From 10 to 17 December, the research vessel Belgica will sail along our North Sea coast with several scientists on board. Among them is Sonia Papili, researcher for the Marine Component and the Royal Military Academy. She conducts research along our coast with the aim of fully mapping the seabed in order to arrive at innovative solutions for combating sea mines.

The new Defense mine countermeasures vessels, the first of which is expected to be delivered in 2024, will be equipped with unmanned autonomous systems containing state-of-the-art acoustic, magnetic and/or optical sensors. A better overview of the underwater environment is indispensable for the autonomous operation of these different unmanned vehicles and for the evaluation of the performance of their sensors.

During this project, Sonia Papili was assisted by two soldiers from the Marine Component, Pieter-Jan and Geoffrey. Together they used different techniques in several places to map the seabed of our coast. These sites were chosen because of their strategic economic location and the potential risk associated with mine countermeasures.

Free Fall Sting

Geoffrey hangs over the side of the ship holding something that looks like a torpedo, connected by a long rope. “This is the Sting,” he says. This freefall penetrometer (a bottom probe with an enormous measuring range) is dropped vertically into the water in order to register the carrying capacity of the seabed. “When a sea mine lands on the bottom, we can use this tool to estimate the likelihood that the mine is buried,” says Geoffrey. “That is why we measure this carrying capacity in various places.”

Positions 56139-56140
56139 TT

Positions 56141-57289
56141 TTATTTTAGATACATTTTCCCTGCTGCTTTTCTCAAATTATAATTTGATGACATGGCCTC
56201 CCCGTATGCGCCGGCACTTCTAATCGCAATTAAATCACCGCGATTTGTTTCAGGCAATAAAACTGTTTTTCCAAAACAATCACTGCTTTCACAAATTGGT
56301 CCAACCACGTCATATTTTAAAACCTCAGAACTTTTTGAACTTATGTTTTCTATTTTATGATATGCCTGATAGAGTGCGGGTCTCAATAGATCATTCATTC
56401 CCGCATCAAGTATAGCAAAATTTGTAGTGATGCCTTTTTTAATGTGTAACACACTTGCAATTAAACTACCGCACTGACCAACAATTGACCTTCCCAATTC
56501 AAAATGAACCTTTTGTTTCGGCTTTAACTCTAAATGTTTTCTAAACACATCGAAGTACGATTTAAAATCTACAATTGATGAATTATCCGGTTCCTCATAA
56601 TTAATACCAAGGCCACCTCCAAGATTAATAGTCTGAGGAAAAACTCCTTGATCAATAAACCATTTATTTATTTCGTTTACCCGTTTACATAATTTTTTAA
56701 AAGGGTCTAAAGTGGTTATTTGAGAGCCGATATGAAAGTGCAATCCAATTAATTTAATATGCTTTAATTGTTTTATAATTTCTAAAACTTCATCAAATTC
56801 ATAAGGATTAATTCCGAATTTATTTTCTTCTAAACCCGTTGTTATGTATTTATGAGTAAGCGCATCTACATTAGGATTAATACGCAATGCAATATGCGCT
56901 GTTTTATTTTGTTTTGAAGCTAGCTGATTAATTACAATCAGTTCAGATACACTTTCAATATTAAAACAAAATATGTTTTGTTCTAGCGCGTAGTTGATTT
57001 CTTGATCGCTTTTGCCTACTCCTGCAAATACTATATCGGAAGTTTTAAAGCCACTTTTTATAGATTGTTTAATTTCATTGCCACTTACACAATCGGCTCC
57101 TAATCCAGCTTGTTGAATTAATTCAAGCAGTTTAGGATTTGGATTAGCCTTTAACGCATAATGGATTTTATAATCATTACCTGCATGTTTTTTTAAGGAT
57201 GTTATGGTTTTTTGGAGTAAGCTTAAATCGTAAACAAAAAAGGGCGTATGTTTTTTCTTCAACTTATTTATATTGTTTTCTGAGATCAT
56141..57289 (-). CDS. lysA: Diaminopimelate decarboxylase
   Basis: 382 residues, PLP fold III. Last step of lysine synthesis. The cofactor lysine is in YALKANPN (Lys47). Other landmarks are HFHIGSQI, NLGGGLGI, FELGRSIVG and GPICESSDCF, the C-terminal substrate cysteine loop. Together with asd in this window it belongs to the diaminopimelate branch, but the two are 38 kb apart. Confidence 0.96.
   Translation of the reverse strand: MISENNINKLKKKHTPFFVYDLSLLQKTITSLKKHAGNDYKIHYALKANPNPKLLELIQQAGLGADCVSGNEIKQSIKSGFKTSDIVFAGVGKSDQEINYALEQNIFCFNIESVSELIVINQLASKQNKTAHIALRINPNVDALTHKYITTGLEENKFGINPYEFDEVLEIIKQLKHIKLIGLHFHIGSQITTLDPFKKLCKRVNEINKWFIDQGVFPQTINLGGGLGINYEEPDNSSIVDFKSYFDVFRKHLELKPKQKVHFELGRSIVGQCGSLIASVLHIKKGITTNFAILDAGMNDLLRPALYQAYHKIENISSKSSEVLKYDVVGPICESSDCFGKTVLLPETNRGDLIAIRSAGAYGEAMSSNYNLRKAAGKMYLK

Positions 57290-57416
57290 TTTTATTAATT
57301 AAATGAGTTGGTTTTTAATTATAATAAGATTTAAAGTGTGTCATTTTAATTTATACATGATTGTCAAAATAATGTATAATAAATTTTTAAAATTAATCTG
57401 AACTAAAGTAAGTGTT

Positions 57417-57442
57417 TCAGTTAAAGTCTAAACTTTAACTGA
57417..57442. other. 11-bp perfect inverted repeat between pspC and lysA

Box Coring

“With this device we can take vertical samples from the first 20 to 30 cm of the seabed without disturbing the sediment,” explains Sonia while a first piece of seabed is lifted up with the crane. This is called box coring. “Once we have scooped the water out of the iron pipe, we will take a sample for the laboratory,” explains Pieter-Jan.

For the lab sample, a narrow plastic tube is carefully placed vertically in the piece of seabed and then manipulated as little as possible to close the tube. “We want the picture to be as fair as possible, so it’s important not to shake it too much or tilt it,” says Sonia.

The surrounding sediment is then subjected to a first analysis. “We look at the different layers that make up the seabed, the sediment composition, and describe them according to color and structure. This gives us a first idea of ​​how deep a sea mine can sink,” says Sonia as she rubs a layer of mud between her fingers, studies it and notes the result. It is then thoroughly examined in the lab for particle size and biological activity, among other things.

Multibeam and sub-bottom profile

On a map, a zone of the North Sea is divided into different lines. The intention is that the navigator of the ship sails as perfectly as possible over these lines. At the bottom of the ship there are 2 types of sonar that emit acoustic signals and whose reflection is measured. “In this way we scan the seabed horizontally and also take a vertical profile of the seabed and then map it. A 3D drawing of the seabed is, as it were, made. This way we know where there are dunes, where it is flat or where there are only ripples,” explains Sonia.

Finally, these data will be combined and compared to obtain a good picture of the characteristics of the test zone. “In the future, we will image two or three other test zones in the same way, resulting in a good understanding of the seabed of the entire coastline.”